Private businesses lead the way in helping students amid coronavirus upheaval

  • Businesses everywhere are working together to help students affected by the coronavirus pandemic.
  • Many companies are offering helpful tools for online learning.

As  COVID-19 has pushed the nation's colleges and universities to a completely online format, private businesses are stepping up to aid students. 

From companies such as Adobe Creative Cloud and Cengage Unlimited providing free or discounted software programs to Enterprise offering reduced price rental cars for relocating students, a number of companies are supporting students during the coronavirus pandemic.

As each business publicly offers assistance to students, even more are starting to follow suit. 

[RELATED:  Colleges nationwide respond to coronavirus by canceling in-person classes] 

These announcements come amid a mass change in education format not only by our colleges and universities but also K-12 schools. 


With colleges and universities announcing campus closures in response to coronavirus concerns, Enterprise wants to make it easier for students to get home to their families by reducing the age minimum and waiving the young renter fees for rentals through May 31, 2020. 


As students across the country were forced to suddenly move out of dorms and other on-campus housing with little notice, U-Haul offered them 30 days of free self-storage.


Image source: YouTube/Wotchit News

Charter Communications announced that it will be giving two months of free broadband and WiFi to households with both college students and K-12 students.


VitalSource is giving free access to their catalog of e-textbooks and other course materials for students at impacted at two and four-year non-profit colleges.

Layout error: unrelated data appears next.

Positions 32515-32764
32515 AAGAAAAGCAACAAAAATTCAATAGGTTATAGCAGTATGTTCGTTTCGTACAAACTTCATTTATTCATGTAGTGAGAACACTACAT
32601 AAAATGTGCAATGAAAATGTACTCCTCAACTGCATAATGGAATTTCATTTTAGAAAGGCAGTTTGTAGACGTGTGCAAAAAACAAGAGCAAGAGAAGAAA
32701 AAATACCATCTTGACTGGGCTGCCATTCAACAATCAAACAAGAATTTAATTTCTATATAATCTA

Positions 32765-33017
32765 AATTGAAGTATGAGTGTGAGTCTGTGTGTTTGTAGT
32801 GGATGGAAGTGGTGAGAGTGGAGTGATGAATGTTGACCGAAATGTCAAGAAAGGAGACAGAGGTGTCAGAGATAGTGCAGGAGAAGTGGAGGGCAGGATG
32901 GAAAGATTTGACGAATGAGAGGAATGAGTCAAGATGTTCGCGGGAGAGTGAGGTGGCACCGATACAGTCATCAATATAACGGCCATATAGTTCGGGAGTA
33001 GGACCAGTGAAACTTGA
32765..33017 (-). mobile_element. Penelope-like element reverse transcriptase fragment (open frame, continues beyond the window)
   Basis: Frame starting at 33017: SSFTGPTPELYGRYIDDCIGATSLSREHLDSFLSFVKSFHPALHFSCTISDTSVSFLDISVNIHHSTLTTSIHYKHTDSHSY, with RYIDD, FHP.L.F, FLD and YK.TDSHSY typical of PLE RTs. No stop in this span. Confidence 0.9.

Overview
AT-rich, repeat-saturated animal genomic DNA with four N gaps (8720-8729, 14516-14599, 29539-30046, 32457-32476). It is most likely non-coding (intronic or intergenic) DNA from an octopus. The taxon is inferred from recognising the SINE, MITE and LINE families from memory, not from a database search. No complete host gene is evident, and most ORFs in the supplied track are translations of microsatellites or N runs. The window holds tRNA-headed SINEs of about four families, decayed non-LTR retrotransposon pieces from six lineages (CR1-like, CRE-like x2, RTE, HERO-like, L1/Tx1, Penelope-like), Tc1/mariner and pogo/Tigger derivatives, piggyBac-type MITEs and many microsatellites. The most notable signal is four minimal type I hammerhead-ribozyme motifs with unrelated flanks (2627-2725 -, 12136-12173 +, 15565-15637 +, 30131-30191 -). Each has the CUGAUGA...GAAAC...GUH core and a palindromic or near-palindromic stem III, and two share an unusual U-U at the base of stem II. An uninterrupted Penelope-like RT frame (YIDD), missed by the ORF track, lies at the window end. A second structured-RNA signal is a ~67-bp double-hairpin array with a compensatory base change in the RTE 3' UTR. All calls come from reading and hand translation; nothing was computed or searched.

Verizon, AT&T, and T-Mobile

Image source: YouTube/KHON2

In addition to waiving overage charges and late fees to support customers who may be financially affected by the COVID-19 crisis, the major cellular service provider has added 15GB of high-speed data for all consumer and small business accounts. Verizon's two competitors, AT&T and T-Mobile, announced similar actions. 


Image source: YouTube/Wall Street Journal

Adobe is giving higher education and K-12 institutional customers of their Creative Cloud apps the ability to request temporary “at-home” access for their students and educators. This is being granted through May 31 at no additional cost and is available globally.


This student resource website is providing free access to online platforms and online textbooks via a Cengage Unlimited subscription through the end of the semester.


iClicker's online student engagement solution is free of charge for students whose instructors are moving their courses online in response to COVID-19.

If you know of other businesses that are offering help to students, let us know by emailing

Follow the author of this article on Twitter: @_EverettKatie

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Katie Everett
Katie Everett | Texas Campus Correspondent

Katie Everett is a Texas Campus Correspondent, reporting on liberal bias and abuse for Campus Reform. She is a Senior at Texas A&M University, where she studies Telecommunication with a concentration in Media. She is a Member of Young Women for America and the Young Conservatives of Texas on her campus.

9 Articles by Katie Everett